- Spotted Tabbies have small to large spots covering their torsos and sides. Sometimes the spots will appear as though they are broken stripes. Spots can be oval, round, or up here as rosettes.
- The Mackerel Tabby has parallel narrow stripes that run along their sides. This marking is often described as looking like a tiger because of the stripes. Stripes will clearly stand out as even lines and start along the same spot at the top of a cat’s spine. When looking at these cats from above, their stripes look similar to a cat skeleton, which is why this particular patterning of Tabby is called the mackerel.
- Ticked Tabbies do not always look like Tabby cats at first glance. This is because they do not have noticeable spots, stripes, worlds, or rosettes on their body like other Tabby patterns. Ticked tabbies will have the classic Tabby M on their foreheads. Instead of distinct patterning, they have what is called agouti hairs. Agouti means that the hairs themselves have striped light and dark sections.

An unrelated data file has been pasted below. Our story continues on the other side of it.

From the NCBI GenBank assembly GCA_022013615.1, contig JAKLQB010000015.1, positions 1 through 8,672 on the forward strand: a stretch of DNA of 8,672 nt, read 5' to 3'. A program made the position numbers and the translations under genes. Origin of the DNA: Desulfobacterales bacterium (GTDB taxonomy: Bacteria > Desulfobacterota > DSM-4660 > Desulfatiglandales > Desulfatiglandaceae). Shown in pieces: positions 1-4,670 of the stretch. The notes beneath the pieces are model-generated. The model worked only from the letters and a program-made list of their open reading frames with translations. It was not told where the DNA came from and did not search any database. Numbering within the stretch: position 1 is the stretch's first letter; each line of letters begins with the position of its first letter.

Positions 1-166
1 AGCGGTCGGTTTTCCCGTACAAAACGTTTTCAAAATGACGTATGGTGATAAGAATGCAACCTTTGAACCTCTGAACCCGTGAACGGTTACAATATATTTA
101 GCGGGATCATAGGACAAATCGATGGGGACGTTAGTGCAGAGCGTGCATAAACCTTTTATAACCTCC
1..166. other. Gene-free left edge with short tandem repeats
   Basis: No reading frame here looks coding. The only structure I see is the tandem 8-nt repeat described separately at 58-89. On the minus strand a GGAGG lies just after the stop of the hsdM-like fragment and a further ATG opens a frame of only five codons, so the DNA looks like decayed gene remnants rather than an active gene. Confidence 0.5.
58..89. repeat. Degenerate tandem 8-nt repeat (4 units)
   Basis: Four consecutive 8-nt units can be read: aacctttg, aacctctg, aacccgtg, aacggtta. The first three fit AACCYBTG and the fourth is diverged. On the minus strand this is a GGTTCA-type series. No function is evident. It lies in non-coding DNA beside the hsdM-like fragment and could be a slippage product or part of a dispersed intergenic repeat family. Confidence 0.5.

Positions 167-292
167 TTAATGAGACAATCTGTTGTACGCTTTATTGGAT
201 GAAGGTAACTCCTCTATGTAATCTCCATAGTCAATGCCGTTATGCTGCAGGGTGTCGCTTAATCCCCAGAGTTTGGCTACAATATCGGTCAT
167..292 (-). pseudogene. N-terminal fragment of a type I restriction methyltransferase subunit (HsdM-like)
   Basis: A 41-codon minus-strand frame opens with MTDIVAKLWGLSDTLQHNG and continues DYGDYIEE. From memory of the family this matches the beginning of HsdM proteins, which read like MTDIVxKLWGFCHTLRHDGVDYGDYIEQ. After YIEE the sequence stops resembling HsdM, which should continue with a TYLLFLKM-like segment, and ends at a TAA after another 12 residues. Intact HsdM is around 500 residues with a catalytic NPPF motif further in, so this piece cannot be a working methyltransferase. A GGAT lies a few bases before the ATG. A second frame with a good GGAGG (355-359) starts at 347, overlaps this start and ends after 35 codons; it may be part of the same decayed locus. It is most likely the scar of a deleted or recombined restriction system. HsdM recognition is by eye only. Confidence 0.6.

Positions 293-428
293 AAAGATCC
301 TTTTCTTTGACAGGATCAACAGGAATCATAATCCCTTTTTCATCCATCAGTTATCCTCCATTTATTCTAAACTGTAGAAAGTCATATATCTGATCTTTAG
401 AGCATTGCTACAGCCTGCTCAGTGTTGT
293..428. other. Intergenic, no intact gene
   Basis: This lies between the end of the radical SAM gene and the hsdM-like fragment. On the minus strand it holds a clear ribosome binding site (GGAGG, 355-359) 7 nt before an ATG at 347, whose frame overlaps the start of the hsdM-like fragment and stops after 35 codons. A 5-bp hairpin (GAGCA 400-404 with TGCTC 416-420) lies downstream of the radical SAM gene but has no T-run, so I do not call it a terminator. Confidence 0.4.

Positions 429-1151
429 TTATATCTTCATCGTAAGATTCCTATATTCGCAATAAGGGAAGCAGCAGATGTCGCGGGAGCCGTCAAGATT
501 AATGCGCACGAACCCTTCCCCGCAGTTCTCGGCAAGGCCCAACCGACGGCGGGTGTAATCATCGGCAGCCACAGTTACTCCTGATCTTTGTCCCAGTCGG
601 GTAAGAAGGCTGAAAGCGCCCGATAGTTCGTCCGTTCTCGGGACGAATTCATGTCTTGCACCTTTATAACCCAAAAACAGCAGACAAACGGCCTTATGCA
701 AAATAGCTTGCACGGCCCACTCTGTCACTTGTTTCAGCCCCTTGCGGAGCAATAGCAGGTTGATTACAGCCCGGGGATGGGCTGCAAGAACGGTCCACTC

- Patched Tabby cats are tortoiseshell-marked Tabbies. These kitties often have brown and red Tabby patches throughout their coats. A Tortoiseshell Tabby cat is sometimes called a Torbie. These kitties can have any of the other four patterns in addition to the tortoiseshell coloring.
The coloring of a Tabby cat coat includes a wide range. It is most common for Tabbies to have a black-based coat, and coat colors can consist of gray, brown, orange, red, cream, and even gray or almost black. The classic orange Tabby cat is one that is often sought after. Most orange Tabbies are male. It is relatively rare to find a female orange Tabby cat. This is because it is easier for males to inherit the coloration gene for oranges because they only have one X chromosome. Female kitties have two X chromosomes and need two copies of the coloration gene to have these orange coats.